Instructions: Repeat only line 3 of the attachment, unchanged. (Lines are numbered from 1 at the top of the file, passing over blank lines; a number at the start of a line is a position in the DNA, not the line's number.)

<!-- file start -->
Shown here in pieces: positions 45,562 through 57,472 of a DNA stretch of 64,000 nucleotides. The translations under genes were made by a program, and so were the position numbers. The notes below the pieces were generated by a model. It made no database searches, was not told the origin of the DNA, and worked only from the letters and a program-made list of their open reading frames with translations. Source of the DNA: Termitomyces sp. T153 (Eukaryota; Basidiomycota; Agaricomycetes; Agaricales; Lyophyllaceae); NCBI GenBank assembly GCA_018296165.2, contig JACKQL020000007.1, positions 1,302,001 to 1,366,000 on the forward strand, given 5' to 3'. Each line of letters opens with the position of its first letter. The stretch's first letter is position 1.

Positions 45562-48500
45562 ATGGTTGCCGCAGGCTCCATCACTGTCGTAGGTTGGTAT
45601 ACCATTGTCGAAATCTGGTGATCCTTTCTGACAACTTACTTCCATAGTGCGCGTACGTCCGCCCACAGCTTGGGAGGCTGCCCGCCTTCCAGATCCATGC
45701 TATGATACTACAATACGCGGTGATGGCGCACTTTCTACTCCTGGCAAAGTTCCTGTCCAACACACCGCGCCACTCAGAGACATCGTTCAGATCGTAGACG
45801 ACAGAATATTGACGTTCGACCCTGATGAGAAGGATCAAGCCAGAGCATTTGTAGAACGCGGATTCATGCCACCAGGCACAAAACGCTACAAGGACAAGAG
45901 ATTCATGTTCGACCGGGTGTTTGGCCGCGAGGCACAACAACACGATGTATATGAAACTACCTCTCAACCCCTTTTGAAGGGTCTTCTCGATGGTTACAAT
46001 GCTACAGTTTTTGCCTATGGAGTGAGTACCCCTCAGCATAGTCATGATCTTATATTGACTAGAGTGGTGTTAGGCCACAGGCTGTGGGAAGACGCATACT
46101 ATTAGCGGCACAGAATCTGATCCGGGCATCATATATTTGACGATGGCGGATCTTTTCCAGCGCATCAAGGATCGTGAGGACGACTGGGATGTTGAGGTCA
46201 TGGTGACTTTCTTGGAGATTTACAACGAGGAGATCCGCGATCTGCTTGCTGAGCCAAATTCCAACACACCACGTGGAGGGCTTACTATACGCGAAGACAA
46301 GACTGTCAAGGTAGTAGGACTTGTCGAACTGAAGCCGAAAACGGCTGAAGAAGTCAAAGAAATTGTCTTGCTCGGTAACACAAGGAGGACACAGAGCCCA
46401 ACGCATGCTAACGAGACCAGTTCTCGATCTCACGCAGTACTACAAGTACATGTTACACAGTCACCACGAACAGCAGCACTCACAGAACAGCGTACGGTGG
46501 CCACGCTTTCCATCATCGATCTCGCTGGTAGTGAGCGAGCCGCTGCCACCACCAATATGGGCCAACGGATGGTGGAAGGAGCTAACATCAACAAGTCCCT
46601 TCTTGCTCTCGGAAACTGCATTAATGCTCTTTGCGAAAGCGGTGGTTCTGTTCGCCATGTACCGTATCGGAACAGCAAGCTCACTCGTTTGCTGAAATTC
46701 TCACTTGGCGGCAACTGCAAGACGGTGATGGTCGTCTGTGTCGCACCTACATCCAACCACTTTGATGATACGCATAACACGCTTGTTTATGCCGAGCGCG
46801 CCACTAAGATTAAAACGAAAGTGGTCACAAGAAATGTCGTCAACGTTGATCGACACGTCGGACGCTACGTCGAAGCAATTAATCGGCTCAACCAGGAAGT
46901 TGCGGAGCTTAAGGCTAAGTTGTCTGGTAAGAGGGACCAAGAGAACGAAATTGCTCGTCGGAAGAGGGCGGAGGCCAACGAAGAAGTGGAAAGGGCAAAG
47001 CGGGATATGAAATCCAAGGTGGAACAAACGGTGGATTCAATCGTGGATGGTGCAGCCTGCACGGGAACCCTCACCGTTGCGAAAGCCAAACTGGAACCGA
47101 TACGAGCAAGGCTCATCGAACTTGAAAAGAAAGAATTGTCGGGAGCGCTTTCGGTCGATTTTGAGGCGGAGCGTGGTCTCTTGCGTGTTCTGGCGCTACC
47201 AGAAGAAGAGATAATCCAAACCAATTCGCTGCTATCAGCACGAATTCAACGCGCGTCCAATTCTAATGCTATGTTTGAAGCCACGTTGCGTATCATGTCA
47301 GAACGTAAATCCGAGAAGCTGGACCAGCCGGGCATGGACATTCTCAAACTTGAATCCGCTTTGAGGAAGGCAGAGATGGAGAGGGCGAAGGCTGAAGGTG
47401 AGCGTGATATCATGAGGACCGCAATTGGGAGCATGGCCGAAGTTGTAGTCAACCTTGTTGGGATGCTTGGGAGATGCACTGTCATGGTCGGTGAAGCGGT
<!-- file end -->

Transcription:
45562 ATGGTTGCCGCAGGCTCCATCACTGTCGTAGGTTGGTAT